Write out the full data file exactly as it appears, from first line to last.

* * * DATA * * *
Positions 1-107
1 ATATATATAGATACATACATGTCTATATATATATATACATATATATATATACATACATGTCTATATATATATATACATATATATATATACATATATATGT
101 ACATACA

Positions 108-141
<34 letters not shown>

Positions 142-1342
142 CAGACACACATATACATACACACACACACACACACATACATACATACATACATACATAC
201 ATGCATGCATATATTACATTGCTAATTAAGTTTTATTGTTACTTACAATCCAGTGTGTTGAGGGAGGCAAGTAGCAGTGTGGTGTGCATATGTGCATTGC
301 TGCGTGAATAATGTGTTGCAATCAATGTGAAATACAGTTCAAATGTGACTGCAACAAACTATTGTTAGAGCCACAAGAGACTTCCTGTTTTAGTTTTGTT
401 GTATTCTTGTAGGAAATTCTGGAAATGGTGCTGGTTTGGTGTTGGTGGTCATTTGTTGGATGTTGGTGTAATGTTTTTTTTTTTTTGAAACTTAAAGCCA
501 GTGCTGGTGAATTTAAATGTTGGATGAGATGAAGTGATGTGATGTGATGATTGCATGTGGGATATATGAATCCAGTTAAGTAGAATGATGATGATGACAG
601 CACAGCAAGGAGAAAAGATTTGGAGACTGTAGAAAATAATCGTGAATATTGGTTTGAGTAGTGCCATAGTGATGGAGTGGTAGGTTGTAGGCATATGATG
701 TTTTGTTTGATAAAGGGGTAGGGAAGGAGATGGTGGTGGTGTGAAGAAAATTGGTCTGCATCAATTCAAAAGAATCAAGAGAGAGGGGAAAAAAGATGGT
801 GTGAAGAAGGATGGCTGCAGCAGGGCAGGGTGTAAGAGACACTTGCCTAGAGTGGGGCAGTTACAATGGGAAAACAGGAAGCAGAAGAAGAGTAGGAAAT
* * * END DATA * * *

Positions 1-107
1 ATATATATAGATACATACATGTCTATATATATATATACATATATATATATACATACATGTCTATATATATATATACATATATATATATACATATATATGT
101 ACATACA

Positions 108-141
<34 letters not shown>

Positions 142-1342
142 CAGACACACATATACATACACACACACACACACACATACATACATACATACATACATAC
201 ATGCATGCATATATTACATTGCTAATTAAGTTTTATTGTTACTTACAATCCAGTGTGTTGAGGGAGGCAAGTAGCAGTGTGGTGTGCATATGTGCATTGC
301 TGCGTGAATAATGTGTTGCAATCAATGTGAAATACAGTTCAAATGTGACTGCAACAAACTATTGTTAGAGCCACAAGAGACTTCCTGTTTTAGTTTTGTT
401 GTATTCTTGTAGGAAATTCTGGAAATGGTGCTGGTTTGGTGTTGGTGGTCATTTGTTGGATGTTGGTGTAATGTTTTTTTTTTTTTGAAACTTAAAGCCA
501 GTGCTGGTGAATTTAAATGTTGGATGAGATGAAGTGATGTGATGTGATGATTGCATGTGGGATATATGAATCCAGTTAAGTAGAATGATGATGATGACAG
601 CACAGCAAGGAGAAAAGATTTGGAGACTGTAGAAAATAATCGTGAATATTGGTTTGAGTAGTGCCATAGTGATGGAGTGGTAGGTTGTAGGCATATGATG
701 TTTTGTTTGATAAAGGGGTAGGGAAGGAGATGGTGGTGGTGTGAAGAAAATTGGTCTGCATCAATTCAAAAGAATCAAGAGAGAGGGGAAAAAAGATGGT
801 GTGAAGAAGGATGGCTGCAGCAGGGCAGGGTGTAAGAGACACTTGCCTAGAGTGGGGCAGTTACAATGGGAAAACAGGAAGCAGAAGAAGAGTAGGAAAT